See the World’s Only Privately Held Harrier at Oshkosh

    April 7, 2010 - Among the many unique aircraft aviation enthusiasts get to see up close in Oshkosh this year will be the world's only privately owned, civilian-flyable Harrier jump jet. Its owner, retired Marine test pilot Lt. Col. Art Nalls, EAA 689513/Warbirds 549224, plans to arrive at Oshkosh in his BAE Sea Harrier F/A2 on Sunday before opening day, then make several flying demonstrations throughout the week.

    He purchased the completely demilitarized aircraft in 2006 from a broker who had obtained it from Britain's Royal Navy surplus. It's the second Sea Harrier ever manufactured, Nalls said, and at 31 years old, the oldest surviving one.

    Art Nalls prepares for takeoff in his Sea Harrier FA2.
    Photo by Leslie Custalow

    AirVenture attendees have seen numerous American AV-8A and AV-8B Harriers demonstrate the type's unique vertical/short take-off and landing (V/STOL) abilities, but Nall's will be the first British Sea Harrier to appear. The differences in the aircraft variants are significant, he said.

    "The Sea Harrier is a fighter aircraft designed to shoot down enemy aircraft," he said, while the AV-8s were designed for air-to-ground and close air support. "The Sea Harrier has a bigger nose, a raised canopy for better visibility, and shorter wings." It also has a 50,000 feet-per-minute climb rate, much faster that of the AV/8, which Nalls spent most of his military career flying.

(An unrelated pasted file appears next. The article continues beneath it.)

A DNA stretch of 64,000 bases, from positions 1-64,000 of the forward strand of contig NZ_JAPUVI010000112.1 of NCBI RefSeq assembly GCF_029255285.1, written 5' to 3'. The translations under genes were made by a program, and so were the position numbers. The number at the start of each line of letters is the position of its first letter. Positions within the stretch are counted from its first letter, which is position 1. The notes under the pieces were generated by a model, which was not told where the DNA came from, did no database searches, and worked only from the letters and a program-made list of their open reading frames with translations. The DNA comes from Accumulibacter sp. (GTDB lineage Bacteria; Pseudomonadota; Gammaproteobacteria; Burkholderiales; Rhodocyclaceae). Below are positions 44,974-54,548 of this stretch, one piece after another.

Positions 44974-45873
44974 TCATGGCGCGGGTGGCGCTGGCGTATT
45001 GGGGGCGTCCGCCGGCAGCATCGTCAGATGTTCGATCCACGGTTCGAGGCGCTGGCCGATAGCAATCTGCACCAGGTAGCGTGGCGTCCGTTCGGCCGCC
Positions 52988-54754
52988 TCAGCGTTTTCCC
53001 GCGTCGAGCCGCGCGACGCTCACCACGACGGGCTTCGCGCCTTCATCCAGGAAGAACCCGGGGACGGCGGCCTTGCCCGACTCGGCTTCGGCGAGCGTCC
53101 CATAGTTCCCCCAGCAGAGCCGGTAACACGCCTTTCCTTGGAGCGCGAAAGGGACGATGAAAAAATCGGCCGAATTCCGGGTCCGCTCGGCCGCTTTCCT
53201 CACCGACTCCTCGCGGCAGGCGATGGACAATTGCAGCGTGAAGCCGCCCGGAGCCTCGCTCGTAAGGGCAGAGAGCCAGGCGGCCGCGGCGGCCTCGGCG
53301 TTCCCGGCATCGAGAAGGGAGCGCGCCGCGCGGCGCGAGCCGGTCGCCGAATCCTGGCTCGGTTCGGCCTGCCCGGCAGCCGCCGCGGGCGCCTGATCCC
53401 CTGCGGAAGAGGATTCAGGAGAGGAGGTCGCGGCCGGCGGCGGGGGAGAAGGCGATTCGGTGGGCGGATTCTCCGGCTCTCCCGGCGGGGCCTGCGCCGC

With the aircraft based at St. Mary's County Airport, Maryland, Nalls is the first pilot to be civilian and aerobatic rated in Harriers. His flying partner and fellow test pilot, Retired USMC Major General Joe Anderson, is the second. Anderson and Nalls have known each other for 25 years and flew AV-8A Harriers in the famous Ace of Spades Squadron, VMA-231. Anderson, now the Deputy Director for the Smithsonian National Air and Space Museum's Stephen F. Udvar-Hazy Center at Dulles Airport in Washington, D.C., also has attained the rare feat of 2,500 flight hours in Harriers.

    Flying demonstration at Oshkosh times have yet to be finalized, so stay tuned. However, it'll be obvious when the Harrier is flying; when Nalls fires up the thunderous Rolls-Royce Pegasus Mk.106 vectored thrust turbofans, virtually everyone on the convention grounds heads for the flight line. When not flying, the aircraft will be on static display on AeroShell Square.



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